What to Do with a Mother’s Day Orchid

Posted May 9th, 2021 by Marc Cohen
Categories: Photos

Phalaenopsis flower, Phal, Moth Orchid hybrid, Orchids in the Park 2017, Golden Gate Park, San Francisco, CaliforniaPhalaenopsis flowers with water drops, Phal, Moth Orchid hybrid, University of Oxford Botanic Garden, Oxford, Oxfordshire, England, UKPhalaenopsis, Phal, Moth Orchid hybrids in different colors and sizes, Cloud Forest Conservatory, Gardens by the Bay nature park, Singapore

Mother’s Day is a day for moms, and also a day for orchids. If you’re gazing at a new orchid gift, and wondering what to do with it, don’t worry. Most orchids don’t deserve their finicky reputations, and aren’t tough to grow. The most commonly sold types are Moth Orchids, like those in the row of photos above. They enjoy typical household temperatures, bright light but not full sun, and good humidity.

Paphiopedilum Pinocchio, Paph hybrid orchid flower, Lady Slipper flower, Cloud Forest Conservatory, Gardens by the Bay nature park, SingaporePaphiopedilum Maudiae, Paph hybrid orchid flower, Lady Slipper flower, green and white flower, Glasshouse, RHS Garden Wisley, Woking, Surrey, UKPaphiopedilum, Paph orchid flower, Lady Slipper flower, Glasshouse, RHS Garden Wisley, Woking, Surrey, UK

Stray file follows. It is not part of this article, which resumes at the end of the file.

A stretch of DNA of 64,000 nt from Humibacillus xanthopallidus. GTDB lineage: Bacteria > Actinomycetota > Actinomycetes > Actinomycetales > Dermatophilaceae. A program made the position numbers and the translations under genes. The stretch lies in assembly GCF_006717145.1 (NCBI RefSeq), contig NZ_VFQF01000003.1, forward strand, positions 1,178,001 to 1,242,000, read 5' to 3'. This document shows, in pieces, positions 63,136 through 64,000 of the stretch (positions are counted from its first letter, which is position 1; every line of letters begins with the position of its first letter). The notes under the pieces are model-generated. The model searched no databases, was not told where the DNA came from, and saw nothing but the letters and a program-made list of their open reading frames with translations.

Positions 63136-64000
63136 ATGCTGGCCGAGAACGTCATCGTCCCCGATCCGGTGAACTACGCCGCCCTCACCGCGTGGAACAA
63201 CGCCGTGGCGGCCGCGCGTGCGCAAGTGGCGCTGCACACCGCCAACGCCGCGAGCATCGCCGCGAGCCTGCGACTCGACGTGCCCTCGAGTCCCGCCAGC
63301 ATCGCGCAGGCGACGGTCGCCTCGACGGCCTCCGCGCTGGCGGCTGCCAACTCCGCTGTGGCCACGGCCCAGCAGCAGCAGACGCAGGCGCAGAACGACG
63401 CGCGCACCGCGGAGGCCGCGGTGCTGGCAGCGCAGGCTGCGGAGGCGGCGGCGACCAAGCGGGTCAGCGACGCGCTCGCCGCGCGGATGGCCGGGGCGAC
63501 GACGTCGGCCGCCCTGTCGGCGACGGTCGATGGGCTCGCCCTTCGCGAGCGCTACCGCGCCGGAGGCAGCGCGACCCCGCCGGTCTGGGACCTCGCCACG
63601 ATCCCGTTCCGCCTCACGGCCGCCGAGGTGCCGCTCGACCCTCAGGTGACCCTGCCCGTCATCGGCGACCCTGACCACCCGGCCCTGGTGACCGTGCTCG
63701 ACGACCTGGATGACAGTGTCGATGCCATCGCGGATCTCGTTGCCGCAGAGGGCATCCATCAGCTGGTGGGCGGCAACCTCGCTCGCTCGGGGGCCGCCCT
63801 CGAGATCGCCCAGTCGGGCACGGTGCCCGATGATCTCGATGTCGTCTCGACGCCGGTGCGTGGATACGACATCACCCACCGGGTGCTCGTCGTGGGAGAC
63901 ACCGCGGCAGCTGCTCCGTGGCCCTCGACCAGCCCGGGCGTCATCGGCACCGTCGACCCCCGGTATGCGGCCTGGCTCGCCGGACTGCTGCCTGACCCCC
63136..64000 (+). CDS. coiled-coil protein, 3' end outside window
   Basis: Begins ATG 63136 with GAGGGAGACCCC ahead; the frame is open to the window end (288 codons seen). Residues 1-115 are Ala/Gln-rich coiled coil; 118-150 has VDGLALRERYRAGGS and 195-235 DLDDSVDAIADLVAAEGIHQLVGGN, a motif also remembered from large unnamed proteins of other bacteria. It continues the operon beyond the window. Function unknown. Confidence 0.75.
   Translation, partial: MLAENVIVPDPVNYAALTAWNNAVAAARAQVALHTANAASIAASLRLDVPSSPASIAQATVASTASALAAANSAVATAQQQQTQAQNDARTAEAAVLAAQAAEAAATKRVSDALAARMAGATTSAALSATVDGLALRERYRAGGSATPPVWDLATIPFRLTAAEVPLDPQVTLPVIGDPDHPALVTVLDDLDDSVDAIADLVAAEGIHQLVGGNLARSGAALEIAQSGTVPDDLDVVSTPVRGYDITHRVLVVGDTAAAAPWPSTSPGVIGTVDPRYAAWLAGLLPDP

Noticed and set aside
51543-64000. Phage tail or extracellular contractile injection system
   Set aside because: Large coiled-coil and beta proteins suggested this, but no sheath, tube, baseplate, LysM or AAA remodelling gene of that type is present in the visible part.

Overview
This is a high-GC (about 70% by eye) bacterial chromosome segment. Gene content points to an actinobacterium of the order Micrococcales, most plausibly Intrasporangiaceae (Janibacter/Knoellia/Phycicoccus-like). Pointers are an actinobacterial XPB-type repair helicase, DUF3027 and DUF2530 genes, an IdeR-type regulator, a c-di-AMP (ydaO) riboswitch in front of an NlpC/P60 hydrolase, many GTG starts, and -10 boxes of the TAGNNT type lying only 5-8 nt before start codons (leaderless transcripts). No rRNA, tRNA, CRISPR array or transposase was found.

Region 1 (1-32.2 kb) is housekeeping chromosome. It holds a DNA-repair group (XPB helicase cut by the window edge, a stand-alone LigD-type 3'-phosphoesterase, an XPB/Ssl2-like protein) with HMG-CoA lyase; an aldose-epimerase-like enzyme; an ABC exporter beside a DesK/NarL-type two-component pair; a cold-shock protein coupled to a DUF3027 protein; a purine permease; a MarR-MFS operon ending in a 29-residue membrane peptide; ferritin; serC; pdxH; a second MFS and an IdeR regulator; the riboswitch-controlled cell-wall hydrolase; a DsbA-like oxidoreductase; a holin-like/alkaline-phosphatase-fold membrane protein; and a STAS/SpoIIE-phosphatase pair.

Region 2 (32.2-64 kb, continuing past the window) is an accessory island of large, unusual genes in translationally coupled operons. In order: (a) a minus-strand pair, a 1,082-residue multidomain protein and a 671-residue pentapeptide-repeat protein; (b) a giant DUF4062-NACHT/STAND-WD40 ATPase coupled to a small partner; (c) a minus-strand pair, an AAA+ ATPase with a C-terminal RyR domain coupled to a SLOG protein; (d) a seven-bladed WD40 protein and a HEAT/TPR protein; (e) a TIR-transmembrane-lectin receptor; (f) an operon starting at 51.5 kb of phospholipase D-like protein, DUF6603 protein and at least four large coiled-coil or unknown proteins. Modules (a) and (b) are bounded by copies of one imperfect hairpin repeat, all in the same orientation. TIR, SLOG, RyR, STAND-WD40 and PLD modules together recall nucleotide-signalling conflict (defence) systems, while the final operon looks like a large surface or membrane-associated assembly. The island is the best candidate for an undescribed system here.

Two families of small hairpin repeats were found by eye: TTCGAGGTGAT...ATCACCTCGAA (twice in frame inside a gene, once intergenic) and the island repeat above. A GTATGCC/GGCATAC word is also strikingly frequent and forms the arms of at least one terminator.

Lady Slippers, illustrated in the three pictures above, are also popular. Most varieties need care similar to Moth Orchids, but some prefer slightly cooler temperatures.

Oncidium Alosuka 'Claire', orchid hybrid flowers, Dancing Lady Orchids, yellow and reddish brown flowers, Orchids in the Park 2019, Golden Gate Park, San Francisco CaliforniaOncidium Sharry Baby 'Sweet Fragrance', Dancing Lady Orchid flower, chocolate scented flower, Pacific Orchid Expo 2014, San Francisco, CaliforniaOncidium orchid flowers, Dancing Lady Orchid, yellow brown and white flower, University of Oxford Botanic Garden, Oxford, Oxfordshire, England, UK

Dancing Lady Orchids feature masses of small blooms. Many hybrids are available, including the chocolate-scented Oncidium Sharry Baby, shown in the middle photo above. These plants want some direct sun to grow well. For more basic orchid care info, check these tips.